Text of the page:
FOXBORO, Mass. — Stevan Ridley isn’t starting yet, but New England Patriots head coach Bill Belichick is showing confidence in his running back by playing him at the most important part of the game: the end.
Ridley was expected to have a breakout season after bursting onto the scene as a starter in 2012. Had he improved on his 1,263 yards and 12 touchdowns from 2012, he likely would have been considered in the upper echelon of NFL running backs.
However, his fumbling reached a critical point in Week 12.
Ridley fumbled in three straight weeks, and it resulted in the third-year pro being placed on the bench for the rest of the Patriots’ matchup against the Denver Broncos and all of their Week 13 win over the Houston Texans. Ridley started to be trusted with limited snaps against the Cleveland Browns — when New England was attempting a comeback — and the Miami Dolphins — when the Patriots were trying to hold on to a lead and failed. But he was truly counted on to take the bulk of the team’s carries during a four-plus minute drive Sunday, when the Patriots were leading the Baltimore Ravens 20-7 midway through the fourth quarter.
Ridley got five carries to LeGarrette Blount‘s four on New England’s final offensive drive.
“It was a step,” Ridley said. “It was a big step.”
Ridley’s not shying away from his mistakes. He knows how he wound up on the bench, and he knows how to fix it (“Hold on tight, man”).
“For me, it wasn’t what I wanted, but I know why I got there,” Ridley said about being benched. “It wasn’t like coach woke up and was like, ‘Let’s bench Stevan Ridley today.’ I put myself there. It’s about not letting past mistakes hold me down. I think that life brings you that. You’re gonna have adversity. You’re gonna have stuff that you’re gonna go through. It’s how you bounce back from it as a person. I love what I do, I love the sport that I play. I can’t sit on the past, whether it’s success or whether it’s something that I don’t want.”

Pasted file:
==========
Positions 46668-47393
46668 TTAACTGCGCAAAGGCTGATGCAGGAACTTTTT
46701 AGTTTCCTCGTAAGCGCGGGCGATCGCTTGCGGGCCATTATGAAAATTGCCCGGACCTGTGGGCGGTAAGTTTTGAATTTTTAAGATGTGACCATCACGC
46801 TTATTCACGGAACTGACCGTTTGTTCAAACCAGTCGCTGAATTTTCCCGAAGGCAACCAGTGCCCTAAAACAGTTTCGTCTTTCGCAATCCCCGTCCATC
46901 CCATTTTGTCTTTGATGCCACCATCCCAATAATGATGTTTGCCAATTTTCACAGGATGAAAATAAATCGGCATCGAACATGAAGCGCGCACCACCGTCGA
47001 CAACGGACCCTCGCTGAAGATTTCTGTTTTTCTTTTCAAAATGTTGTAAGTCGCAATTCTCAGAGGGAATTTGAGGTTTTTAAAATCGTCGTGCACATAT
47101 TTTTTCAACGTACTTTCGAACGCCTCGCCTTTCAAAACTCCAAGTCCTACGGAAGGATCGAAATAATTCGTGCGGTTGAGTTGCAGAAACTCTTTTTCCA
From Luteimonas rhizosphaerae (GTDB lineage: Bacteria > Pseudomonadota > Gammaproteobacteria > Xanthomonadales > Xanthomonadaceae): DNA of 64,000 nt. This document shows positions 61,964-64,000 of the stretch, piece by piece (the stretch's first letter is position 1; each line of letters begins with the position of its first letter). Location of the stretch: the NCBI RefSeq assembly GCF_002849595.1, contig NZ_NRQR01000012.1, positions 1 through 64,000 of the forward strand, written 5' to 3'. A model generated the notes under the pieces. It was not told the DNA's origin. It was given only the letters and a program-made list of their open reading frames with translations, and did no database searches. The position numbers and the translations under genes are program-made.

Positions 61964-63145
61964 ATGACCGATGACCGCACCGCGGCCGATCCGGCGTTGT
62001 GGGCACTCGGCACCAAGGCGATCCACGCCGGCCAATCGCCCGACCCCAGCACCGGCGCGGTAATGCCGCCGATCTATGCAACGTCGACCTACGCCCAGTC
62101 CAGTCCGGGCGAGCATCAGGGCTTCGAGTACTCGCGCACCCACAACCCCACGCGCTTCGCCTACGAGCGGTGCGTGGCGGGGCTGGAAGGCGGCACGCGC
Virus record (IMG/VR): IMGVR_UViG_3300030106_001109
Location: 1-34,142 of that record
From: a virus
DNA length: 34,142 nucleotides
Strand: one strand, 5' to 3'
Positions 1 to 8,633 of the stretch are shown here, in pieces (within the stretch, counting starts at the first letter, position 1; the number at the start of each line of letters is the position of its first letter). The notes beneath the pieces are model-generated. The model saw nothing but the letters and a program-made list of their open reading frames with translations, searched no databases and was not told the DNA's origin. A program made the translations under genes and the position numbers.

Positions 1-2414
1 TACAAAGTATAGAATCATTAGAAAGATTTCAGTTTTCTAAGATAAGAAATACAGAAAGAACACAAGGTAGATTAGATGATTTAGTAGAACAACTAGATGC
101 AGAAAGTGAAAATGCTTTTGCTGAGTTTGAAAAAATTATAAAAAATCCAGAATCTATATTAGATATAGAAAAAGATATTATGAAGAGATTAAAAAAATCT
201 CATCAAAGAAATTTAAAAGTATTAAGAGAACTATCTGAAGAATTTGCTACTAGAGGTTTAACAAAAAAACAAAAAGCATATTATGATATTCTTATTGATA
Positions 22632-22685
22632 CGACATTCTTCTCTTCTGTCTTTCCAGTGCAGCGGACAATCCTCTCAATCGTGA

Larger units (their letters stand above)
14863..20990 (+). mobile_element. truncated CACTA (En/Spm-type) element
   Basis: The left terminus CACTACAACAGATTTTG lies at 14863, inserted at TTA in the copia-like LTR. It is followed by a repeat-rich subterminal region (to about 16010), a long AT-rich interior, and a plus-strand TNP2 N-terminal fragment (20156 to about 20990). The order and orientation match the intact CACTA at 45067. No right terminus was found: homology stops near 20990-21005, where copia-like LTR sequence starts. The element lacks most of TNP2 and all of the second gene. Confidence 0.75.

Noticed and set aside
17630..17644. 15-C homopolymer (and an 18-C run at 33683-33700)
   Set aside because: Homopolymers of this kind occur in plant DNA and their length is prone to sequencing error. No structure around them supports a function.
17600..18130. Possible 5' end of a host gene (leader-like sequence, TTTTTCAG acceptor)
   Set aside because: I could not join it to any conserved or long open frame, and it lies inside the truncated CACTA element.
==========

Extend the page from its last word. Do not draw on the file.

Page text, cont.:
It will be tough for Ridley to overcome the fumbler reputation he has earned. It probably did not help Ridley’s confidence early in the season when Bill Belichick kept benching him for coughing up the ball, but the head coach rightfully only cares about winning. Belichick explained last week that the team cannot accept “below-the-line” performances.
“Everybody has to understand that there’s a below-the-line level,” Belichick said. “When it’s below the line, we can’t live with it. It hurts the team. Now, we’re all going to make mistakes, and nobody makes more of them than I do. I understand that mistakes are part of the game. I’ve been in it long enough to know there’s no perfect player, no perfect game or practice — if you go out there and compete against high-level competition, that they’re going to make some plays too. But there’s a below the line, and we just can’t live with that and expect to win. That’s the bottom line. Things are going to happen that are below the line that we have to correct, but we have to stay above the line.”
Ridley was playing “below the line.” He had the opportunity to get over that line against the Ravens. By not fumbling and by running hard, Ridley did just that.
Ridley might not earn that starting job back, since Blount is doing a pretty good job with it, but it’s showing that Ridley was trusted in the final minutes to run down the clock. A fumble would have let Baltimore back into the game.
“Yeah, it was better than being on the sidelines,” Ridley cracked.
Ridley is taking his fumbling seriously, too. He talked to some old friends to see if they could help solve his problem.
“I talked to [Kevin] Faulk. Faulk met me down in Texas,” Ridley said, referring to the former Patriots running back. “I got to talk to him for a long time. He told me some things I need to hear. I also talked to my high school coach David King down in Nachez (Miss.). I just talked to people I knew, who had my best interests in mind.”
Ridley’s taking a very Belichickian approach to the season. He’s just concentrating on the games ahead and not letting the positive or negative moments affect him.
“The bad times will pass, too, just like the good ones,” Ridley said.
After fumbling in three straight games, Ridley now has gone three games without putting the ball on the ground. He won’t replicate last year’s impressive stats, but at least he’s ending the season on a positive note.
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